• g.mathematical.percent.scissors     ; the percentage of scissors the mathematical model predicts given the initial conditions
  • g.r.r.payoff                        ; the payoff for playing rock against rock
  • g.r.p.payoff                        ; the payoff for playing rock against paper
  • g.r.s.payoff                        ; the payoff for playing rock against scissors
  • g.p.r.payoff                        ; the payoff for playing paper against rock
  • g.p.p.payoff                        ; the payoff for playing paper against paper
  • g.p.s.payoff                        ; the payoff for playing paper against scissors
  • g.s.r.payoff                        ; the payoff for playing scissors against rock
  • g.s.p.payoff                        ; the payoff for playing scissors against paper
  • g.s.s.payoff                        ; the payoff for playing scissors against scissors
  • g.rock.payoff                       ; the estimated value of playing the rock strategy given a population of opponents
  • g.paper.payoff                      ; the estimated value of playing the paper strategy given a population of opponents
  • g.scissor.payoff                    ; the estimated value of playing the scissors strategy given a population of opponents
  • g.initial.fitness                   ; the initial fitness of a state prior to modification based on it strategy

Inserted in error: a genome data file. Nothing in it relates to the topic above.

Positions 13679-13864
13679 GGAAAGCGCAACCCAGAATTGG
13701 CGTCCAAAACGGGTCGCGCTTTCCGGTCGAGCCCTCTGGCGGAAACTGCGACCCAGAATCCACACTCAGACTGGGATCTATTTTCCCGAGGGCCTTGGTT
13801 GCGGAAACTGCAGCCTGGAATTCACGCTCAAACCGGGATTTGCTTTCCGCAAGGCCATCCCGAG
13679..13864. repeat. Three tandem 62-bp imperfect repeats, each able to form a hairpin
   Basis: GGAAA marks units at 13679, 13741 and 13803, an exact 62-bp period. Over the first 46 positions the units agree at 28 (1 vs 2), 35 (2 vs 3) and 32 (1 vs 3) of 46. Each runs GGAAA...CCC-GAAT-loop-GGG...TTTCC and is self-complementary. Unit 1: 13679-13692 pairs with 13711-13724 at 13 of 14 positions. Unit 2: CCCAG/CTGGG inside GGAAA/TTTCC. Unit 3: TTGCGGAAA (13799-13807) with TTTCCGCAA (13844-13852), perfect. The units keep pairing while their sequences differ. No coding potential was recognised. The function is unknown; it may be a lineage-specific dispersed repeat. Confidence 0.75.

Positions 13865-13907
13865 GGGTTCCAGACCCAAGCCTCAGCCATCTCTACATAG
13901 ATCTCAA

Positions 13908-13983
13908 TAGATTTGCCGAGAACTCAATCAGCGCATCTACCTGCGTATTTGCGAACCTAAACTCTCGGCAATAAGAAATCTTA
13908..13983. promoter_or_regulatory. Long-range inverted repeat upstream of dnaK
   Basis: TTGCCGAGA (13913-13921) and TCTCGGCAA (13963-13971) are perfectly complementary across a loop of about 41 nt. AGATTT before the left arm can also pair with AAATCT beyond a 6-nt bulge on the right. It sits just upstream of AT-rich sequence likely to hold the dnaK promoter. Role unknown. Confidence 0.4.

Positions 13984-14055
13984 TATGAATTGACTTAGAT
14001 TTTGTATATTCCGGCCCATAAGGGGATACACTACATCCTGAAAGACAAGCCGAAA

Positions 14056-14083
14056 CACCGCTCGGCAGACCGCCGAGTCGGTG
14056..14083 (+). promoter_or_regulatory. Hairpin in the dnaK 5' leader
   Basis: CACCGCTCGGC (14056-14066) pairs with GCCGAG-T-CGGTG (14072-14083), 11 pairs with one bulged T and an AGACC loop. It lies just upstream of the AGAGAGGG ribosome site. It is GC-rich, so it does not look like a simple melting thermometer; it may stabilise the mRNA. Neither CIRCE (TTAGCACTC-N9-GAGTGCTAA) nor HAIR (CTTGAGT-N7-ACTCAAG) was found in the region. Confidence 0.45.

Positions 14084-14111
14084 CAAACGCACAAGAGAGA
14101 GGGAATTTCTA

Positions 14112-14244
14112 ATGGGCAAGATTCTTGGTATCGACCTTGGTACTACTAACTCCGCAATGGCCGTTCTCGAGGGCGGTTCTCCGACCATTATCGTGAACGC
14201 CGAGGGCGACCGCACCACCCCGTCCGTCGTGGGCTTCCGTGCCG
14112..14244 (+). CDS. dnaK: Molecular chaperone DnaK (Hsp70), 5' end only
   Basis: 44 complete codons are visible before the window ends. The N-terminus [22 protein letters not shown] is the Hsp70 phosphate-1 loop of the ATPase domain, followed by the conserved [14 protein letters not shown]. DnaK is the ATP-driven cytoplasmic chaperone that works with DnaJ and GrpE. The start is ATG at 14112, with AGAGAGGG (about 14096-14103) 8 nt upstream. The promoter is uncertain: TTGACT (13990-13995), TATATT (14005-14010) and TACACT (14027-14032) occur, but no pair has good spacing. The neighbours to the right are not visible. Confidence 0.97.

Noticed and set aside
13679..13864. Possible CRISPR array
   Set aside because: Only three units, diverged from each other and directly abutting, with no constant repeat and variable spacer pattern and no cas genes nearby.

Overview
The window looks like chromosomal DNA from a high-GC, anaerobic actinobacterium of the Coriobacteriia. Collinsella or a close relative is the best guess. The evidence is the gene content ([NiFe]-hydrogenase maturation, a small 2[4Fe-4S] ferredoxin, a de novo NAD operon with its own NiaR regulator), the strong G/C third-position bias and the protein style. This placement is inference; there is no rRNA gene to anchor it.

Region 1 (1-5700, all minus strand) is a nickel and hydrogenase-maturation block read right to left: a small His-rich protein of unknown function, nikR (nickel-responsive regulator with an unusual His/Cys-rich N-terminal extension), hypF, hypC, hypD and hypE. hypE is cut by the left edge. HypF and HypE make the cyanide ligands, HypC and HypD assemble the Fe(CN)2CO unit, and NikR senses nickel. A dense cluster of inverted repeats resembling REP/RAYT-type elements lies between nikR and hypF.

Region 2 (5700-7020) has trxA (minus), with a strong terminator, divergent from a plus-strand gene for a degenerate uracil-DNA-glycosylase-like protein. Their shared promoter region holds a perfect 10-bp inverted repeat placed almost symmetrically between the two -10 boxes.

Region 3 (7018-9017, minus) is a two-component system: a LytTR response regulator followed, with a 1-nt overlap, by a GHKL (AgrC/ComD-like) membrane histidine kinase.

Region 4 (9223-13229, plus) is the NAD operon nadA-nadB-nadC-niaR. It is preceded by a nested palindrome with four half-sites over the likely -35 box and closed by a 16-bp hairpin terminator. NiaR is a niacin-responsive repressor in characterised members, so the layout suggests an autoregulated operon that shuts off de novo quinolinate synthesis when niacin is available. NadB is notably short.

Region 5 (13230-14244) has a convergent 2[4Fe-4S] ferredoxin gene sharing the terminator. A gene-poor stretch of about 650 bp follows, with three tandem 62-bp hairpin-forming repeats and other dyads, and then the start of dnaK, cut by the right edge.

• g.average.fitness                   ; the average fitness of states based on their strategies
  • g.rock.fitness                      ; the computed fitness of states that play the rock strategy
  • g.paper.fitness                     ; the computed fitness of states that play the paper strategy
  • g.scissor.fitness                   ; the computed fitness of states that play the scissors strategy

In the equation model, each time step of the simulation will make the following computation at the global level:

  • set g.rock.payoff g.mathematical.percent.rocks * g.r.r.payoff + g.mathematical.percent.papers * g.r.p.payoff + g.mathematical.percent.scissors * g.r.s.payoff
  • set g.paper.payoff g.mathematical.percent.rocks * g.p.r.payoff + g.mathematical.percent.papers * g.p.p.payoff + g.mathematical.percent.scissors * g.p.s.payoff
  • set g.scissor.payoff g.mathematical.percent.rocks * g.s.r.payoff + g.mathematical.percent.papers * g.s.p.payoff + g.mathematical.percent.scissors * g.s.s.payoff
  • set g.rock.fitness g.initial.fitness + g.rock.payoff
  • set g.paper.fitness g.initial.fitness + g.paper.payoff
  • set g.scissor.fitness g.initial.fitness + g.scissor.payoff
  • if g.rock.fitness <= 0 or g.paper.fitness <= 0 or g.scissor.fitness <= 0
  • [
  • let _fitnesses []
  • set _fitnesses fput g.scissor.fitness _fitnesses